Oil Consumption Defect Causes the 2.4L Tigershark Engine to Stall

Posted on
Scott McCracken
#engine #lawsuit
Tigershark engine

This post originally appeared on jeepproblems.com

Dodge Dart owners say the 2.4L Tigershark engine consumes a quart of oil every 1,000 miles. Engines that consume a ton of oil are inefficient, irritating, and expensive. But it turns dangerous when the oil indicator system doesn't even alert you when oil levels are low.

The engine has a oil capacity of 5.5 quarts, and if the oil level falls to 3.5 quarts or lower the engine will stall without the oil indicator light kicking on.

In fact, some owners say the light only turns on once the engine has stalled. That's a bit like your bank telling you to check your spending after you've overdrawn your account by $10,000.

Design Defect Burns Off Oil

Control rings at the top of the piston sidewalls are there to prevent oil from entering the combustion chamber.

But a defect in the Tigershark engine means the piston rings don't work correctly with the cylinders. This allows oil to seep past and burn off in the compression cycle.

As the engine loses oil, excess heat and friction will prematurely wear down internal components. At first the engine might stall out. But eventually it'll seize up and fail.

Stellantis' new normal?

Stellantis (formerly Fiat-Chrysler) has been accused of knowing about the problem since 2015 but telling owners the consumption levels are "normal" to avoid a recall.

According to the owner's manual the oil should be changed at 4,000 miles (6,500 km) under normal driving conditions. Even under severe Operating Conditions the manual says the oil message will illuminate as early as 3,500 miles since the last reset.

But owners say the engine consumer a quart every 1,000 miles. So if you follow the recommended interval, you'll cause irreversible damage to the engine.

Affected Models

The 2.4L Tigershark MultiAir II can be found in the following Stellantis models.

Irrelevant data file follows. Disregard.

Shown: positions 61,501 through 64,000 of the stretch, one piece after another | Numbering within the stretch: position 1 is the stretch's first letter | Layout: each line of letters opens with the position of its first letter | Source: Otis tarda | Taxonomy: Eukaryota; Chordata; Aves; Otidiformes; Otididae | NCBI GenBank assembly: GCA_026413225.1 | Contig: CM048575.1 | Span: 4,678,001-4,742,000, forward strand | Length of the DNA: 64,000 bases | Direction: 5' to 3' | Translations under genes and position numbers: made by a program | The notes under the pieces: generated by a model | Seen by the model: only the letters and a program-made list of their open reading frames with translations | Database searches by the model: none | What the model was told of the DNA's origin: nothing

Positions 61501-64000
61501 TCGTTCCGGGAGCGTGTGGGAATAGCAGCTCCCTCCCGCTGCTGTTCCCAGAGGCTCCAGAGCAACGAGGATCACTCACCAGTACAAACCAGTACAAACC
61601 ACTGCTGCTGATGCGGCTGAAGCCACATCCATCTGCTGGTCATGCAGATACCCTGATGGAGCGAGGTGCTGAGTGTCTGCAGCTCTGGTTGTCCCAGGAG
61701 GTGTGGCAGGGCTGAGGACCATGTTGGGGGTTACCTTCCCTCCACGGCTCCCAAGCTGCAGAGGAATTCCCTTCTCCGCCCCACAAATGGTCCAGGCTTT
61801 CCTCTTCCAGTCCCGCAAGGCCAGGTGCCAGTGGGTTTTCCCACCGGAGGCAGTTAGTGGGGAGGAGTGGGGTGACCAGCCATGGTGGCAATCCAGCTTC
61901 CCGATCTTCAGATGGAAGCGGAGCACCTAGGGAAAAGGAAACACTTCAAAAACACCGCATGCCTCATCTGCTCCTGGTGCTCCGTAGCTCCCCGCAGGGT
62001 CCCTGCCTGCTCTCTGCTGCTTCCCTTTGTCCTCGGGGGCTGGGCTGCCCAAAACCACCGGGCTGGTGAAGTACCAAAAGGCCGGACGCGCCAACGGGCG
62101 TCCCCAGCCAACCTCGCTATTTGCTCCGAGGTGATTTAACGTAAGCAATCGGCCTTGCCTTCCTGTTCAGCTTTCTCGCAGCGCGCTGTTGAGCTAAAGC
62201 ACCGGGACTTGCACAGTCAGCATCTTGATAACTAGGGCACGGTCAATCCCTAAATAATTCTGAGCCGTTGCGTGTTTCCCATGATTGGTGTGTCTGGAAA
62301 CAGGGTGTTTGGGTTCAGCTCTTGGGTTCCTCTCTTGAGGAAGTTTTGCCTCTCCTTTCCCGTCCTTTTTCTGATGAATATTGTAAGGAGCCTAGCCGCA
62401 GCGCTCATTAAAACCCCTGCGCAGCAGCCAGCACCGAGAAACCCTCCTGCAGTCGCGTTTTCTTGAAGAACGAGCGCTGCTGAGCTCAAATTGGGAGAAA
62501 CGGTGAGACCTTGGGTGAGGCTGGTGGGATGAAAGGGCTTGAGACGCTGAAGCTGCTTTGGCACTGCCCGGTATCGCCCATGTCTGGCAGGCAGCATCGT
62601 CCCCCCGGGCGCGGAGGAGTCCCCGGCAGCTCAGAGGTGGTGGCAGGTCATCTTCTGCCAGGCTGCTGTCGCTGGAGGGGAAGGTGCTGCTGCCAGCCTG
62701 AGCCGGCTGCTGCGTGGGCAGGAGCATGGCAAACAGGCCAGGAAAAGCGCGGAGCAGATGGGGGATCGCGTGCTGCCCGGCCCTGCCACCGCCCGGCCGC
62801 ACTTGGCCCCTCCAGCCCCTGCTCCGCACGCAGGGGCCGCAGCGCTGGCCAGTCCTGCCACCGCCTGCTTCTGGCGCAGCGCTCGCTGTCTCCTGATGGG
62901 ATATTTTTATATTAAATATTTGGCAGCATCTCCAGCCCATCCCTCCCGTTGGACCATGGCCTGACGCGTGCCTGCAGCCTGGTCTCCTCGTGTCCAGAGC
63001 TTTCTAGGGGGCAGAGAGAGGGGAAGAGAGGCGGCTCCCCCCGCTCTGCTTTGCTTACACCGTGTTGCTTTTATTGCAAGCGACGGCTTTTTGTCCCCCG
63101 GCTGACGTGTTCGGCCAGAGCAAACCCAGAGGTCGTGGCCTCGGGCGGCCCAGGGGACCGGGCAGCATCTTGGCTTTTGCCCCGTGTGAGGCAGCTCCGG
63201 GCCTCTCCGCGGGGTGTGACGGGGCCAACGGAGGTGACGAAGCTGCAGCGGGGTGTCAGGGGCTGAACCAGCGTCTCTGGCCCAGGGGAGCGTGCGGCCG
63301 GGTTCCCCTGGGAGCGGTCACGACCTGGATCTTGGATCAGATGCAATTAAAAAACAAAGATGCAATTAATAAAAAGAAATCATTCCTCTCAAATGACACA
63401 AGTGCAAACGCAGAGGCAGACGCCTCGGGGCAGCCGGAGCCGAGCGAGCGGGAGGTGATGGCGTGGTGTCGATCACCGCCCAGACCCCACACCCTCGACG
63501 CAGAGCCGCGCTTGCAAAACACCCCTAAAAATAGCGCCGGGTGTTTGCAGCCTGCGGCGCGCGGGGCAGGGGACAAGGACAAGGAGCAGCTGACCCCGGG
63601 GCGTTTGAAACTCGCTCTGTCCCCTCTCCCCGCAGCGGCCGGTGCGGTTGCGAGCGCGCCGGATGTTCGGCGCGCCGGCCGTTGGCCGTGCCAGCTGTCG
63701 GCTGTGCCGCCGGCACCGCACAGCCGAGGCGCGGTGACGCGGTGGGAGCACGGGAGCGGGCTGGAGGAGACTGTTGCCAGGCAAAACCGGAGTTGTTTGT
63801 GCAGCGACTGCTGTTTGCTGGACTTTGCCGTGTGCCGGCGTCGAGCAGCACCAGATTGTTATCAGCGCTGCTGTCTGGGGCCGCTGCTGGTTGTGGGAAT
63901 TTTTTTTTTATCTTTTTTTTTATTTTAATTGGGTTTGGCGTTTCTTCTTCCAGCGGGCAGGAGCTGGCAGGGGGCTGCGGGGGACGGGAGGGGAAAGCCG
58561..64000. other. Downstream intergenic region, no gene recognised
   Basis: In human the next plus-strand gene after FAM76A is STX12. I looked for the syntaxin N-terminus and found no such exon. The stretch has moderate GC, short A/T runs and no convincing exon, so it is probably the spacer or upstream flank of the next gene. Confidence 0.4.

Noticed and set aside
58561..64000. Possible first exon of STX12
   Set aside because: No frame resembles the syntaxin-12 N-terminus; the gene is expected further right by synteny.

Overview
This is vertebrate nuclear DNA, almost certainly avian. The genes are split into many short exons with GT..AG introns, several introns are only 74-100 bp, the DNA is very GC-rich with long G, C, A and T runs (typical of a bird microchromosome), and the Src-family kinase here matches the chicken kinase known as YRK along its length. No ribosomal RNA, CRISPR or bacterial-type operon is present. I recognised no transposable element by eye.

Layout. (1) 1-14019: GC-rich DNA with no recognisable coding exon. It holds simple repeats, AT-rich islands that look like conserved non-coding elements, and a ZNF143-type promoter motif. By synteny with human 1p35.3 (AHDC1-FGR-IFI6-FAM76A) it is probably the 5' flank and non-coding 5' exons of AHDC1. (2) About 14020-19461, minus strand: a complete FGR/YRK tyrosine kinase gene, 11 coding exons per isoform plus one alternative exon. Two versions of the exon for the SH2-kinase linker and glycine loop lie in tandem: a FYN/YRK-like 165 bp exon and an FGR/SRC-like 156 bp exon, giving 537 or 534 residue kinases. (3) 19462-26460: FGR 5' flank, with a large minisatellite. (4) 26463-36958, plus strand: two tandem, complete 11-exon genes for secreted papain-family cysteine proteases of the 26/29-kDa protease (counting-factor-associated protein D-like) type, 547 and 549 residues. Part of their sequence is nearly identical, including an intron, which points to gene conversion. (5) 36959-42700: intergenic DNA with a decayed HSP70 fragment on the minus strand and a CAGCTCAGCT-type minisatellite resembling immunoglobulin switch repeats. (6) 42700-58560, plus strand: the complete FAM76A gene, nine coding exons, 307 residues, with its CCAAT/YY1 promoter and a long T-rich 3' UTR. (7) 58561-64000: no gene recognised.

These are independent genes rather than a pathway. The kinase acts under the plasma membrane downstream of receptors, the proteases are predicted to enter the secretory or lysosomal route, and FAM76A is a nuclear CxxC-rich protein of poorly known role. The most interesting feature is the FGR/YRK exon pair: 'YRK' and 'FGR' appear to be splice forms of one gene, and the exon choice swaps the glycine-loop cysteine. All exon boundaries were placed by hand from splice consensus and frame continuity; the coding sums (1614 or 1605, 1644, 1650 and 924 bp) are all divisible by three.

Chryler200Gen 2 (2015-2016)
DodgeDartGen 1 (2013-2016)
JeepCherokeeGen 5 (2014-2020)
CompassGen 2 (2017-2020)
RenegadeGen 1 (2015-2020)

Lawsuits Regarding This Problem

Lawsuits about this problem have already been filed in court. Many times these are class-action suits that look to cover a group of owners in a particular area. Click on the lawsuit for more information and to see if you're eligible to receive any potential settlements.

  • Gizzarelli, et al., v. FCA US LLC

    1. Case Filed

      A Chrysler oil consumption lawsuit alleges these Chrysler, Dodge, Fiat and Jeep vehicles stall while driving because the 2.4L Tigershark engines have piston rings that don't work properly with the cylinders.

    Class Vehicles
    • 2013-2016 Dart

Generations Where This Problem Has Been Reported

This problem has popped up in the following Dodge generations.

Most years within a generation share the same parts and manufacturing process. You can also expect them to share the same problems. So while it may not be a problem in every year yet, it's worth looking out for.

OK, Now What?

Maybe you've experienced this problem. Maybe you're concerned you will soon. Whatever the reason, here's a handful of things you can do to make sure it gets the attention it deserves.

  1. File Your Complaint

    CarComplaints.com is a free site dedicated to uncovering problem trends and informing owners about potential issues with their cars. Major class action law firms use this data when researching cases.

    Add a Complaint
  2. Notify CAS

    The Center for Auto Safety (CAS) is a pro-consumer organization that researches auto safety issues & often compels the US government to do the right thing through lobbying & lawsuits.

    Notify The CAS
  3. Report a Safety Concern

    The National Highway Traffic Safety Administration (NHTSA) is the US agency with the authority to conduct vehicle defect investigations & force recalls. Their focus is on safety-related issues.

    Report to NHTSA